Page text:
Starring Charlotte Rampling, Tom Courtenay
It has become “a thing”, almost every awards season for the “senior drama” to make waves, typically for a best actress contender. In 2013 it was Emmanuelle Riva for Amour who had the momentum of great reviews and international backing for the Austrian film that won best foreign language film at the Oscars. Julie Christie also benefited for her performance in Away From Her (2006), landing a best actress nomination. This year it’s Charlotte Rampling (Never Let Me Go) who has never been nominated, despite an acting career spanning 50 years. In what might be her most prolific performance, 45 Years isn’t as depressing as many of the films or performances of this nature, instead relies on internal anger and displacement of feelings.
Kate (Rampling) and husband Geoff (Courtenay) are about to celebrate their 45th wedding anniversary. Geoff was ill during their 40th, so they are making up for it this occasion with a part of their closest friends, original wedding music and speeches. However, a letter arriving a week prior to the celebration, announces that the body of Geoff’s girlfriend from 47 years ago has finally been found. Mentally and physically shaken by the news, for the first time in their marriage they discuss Katia. “I can’t be cross about something that happened before we existed, can I,” Kate asks casually. Yet as the week inches closer to their celebration, Geoff and Kate can’t think of anything else but Katia and both begin to suffer quietly, drifting apart during a time they should be so close.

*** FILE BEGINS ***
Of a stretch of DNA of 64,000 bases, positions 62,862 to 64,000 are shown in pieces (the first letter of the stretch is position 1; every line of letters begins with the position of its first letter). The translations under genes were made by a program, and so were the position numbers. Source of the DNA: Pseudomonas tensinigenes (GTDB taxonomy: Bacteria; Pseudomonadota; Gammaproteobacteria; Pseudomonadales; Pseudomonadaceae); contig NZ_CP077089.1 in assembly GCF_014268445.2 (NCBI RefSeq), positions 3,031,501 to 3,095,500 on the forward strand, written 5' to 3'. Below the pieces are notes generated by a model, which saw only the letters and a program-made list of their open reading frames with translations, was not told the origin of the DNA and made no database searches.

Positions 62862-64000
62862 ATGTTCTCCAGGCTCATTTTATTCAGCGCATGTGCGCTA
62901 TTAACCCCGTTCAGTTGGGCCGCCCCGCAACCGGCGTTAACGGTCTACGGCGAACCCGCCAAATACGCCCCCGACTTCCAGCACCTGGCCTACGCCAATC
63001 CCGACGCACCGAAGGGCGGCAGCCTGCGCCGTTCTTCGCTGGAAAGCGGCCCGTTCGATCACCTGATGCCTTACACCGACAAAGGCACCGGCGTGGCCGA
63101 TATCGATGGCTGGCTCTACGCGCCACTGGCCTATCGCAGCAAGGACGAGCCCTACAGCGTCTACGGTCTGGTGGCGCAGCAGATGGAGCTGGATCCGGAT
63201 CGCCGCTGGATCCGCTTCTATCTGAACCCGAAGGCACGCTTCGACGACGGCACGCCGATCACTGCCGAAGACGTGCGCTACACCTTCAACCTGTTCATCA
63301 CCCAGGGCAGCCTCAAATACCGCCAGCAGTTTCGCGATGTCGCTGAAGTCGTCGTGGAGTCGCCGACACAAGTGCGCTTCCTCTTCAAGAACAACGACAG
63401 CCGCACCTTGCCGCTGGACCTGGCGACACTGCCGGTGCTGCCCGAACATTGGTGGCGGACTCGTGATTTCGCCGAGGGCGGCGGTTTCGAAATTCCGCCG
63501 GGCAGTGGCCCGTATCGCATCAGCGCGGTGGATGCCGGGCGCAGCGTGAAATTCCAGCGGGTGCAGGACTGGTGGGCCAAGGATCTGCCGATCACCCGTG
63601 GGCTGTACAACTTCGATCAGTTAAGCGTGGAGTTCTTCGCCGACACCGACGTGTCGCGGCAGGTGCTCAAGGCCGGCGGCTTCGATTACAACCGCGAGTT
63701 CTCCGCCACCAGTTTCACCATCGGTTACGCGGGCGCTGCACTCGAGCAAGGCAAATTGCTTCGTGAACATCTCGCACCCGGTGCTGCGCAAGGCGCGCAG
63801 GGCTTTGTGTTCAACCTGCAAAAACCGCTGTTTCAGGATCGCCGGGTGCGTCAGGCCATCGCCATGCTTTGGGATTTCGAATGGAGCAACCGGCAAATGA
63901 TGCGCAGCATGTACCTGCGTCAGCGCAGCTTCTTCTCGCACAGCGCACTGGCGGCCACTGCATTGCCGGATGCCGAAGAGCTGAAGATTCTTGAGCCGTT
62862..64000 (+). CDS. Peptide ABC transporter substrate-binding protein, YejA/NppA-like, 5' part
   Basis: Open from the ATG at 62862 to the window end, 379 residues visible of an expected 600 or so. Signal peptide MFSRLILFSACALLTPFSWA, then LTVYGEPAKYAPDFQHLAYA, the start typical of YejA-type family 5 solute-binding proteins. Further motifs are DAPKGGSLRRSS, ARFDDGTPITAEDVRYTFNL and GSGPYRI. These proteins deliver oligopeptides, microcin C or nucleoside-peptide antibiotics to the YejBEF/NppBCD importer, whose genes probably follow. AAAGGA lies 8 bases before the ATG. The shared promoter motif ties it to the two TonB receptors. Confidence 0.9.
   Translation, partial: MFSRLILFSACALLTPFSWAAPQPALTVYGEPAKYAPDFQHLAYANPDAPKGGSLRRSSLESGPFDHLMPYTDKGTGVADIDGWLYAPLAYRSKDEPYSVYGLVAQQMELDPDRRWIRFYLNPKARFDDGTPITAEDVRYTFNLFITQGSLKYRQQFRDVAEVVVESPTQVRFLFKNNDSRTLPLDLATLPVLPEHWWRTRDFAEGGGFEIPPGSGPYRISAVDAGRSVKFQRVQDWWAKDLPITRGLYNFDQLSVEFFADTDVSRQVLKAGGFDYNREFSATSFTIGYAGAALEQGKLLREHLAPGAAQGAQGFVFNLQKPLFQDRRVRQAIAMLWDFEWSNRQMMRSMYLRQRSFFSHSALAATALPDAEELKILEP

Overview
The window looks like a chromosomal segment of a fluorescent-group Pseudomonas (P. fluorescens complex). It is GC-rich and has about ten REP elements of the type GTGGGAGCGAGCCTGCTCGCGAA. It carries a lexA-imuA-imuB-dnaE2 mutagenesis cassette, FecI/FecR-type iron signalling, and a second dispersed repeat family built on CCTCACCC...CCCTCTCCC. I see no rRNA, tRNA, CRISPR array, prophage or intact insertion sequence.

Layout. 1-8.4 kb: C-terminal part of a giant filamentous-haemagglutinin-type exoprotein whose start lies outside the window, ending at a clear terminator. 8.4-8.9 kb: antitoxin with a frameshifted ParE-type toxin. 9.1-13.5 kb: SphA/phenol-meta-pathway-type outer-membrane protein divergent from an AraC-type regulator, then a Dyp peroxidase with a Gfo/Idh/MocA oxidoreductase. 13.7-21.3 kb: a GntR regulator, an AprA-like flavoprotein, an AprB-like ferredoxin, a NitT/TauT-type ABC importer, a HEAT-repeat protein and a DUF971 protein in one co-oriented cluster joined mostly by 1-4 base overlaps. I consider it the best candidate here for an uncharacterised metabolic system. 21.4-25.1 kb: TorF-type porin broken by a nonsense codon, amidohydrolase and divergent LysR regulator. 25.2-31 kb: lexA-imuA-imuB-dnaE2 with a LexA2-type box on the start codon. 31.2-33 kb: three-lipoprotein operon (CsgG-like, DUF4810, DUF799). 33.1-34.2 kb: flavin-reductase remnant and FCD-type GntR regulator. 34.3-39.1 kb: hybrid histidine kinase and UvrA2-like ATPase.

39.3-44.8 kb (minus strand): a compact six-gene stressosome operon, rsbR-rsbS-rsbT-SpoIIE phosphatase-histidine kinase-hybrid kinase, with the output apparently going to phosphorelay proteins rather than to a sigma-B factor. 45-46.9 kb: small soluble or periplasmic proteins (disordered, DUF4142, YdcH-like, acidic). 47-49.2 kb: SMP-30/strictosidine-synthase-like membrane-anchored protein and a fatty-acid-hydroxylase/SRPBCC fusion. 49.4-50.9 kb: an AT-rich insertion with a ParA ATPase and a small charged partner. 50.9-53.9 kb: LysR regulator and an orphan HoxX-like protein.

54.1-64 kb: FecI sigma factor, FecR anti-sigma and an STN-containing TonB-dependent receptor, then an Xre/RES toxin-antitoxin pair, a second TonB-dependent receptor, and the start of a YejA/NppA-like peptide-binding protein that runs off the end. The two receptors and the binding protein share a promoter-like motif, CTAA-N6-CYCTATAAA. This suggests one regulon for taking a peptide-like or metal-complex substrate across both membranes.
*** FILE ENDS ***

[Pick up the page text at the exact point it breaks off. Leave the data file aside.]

Haigh’s script and direction not only cinematically deals with the sensitive issues but he inadvertently asks the audience how they might react in a similar situation.
45 Years isn’t groundbreaking, there are no special effects, it’s basically two people working through something very stressful at a time that should be anything but. Andrew Haigh’s script and direction not only cinematically deals with the sensitive issues but he inadvertently asks the audience how they might react in a similar situation. There are no heroes or villains, only feelings and silent suffering. How do you portray suffering without words, Rampling has certainly discovered a way. Without dramatic moments like her competitor Brie Larson (Room), or emotionally outgoing performance similar to Cate Blanchett (Carol) and Saoirse Ronan (Brooklyn), Rampling reflects internal anger and resentment in a way the (willing) audience understands.
The film, which is adapted from a short story, begins on Monday with a beautiful wide shot of Kate walking their dog. All the elements of fog, forest and dew are present to place this story in the English countryside (Norfolk). The film runs through each day leading up to the planned event, ending with close ups of the couple speaking a few words in bed before the light is turned out and the next day begins with another wide shot. The specific set of circumstances in the film allow the characters to go places I haven’t seen before. However 45 Years won’t appeal to those without patience and the ability decipher the mostly internalized performance.
Rampling gives the internalized performance of the year.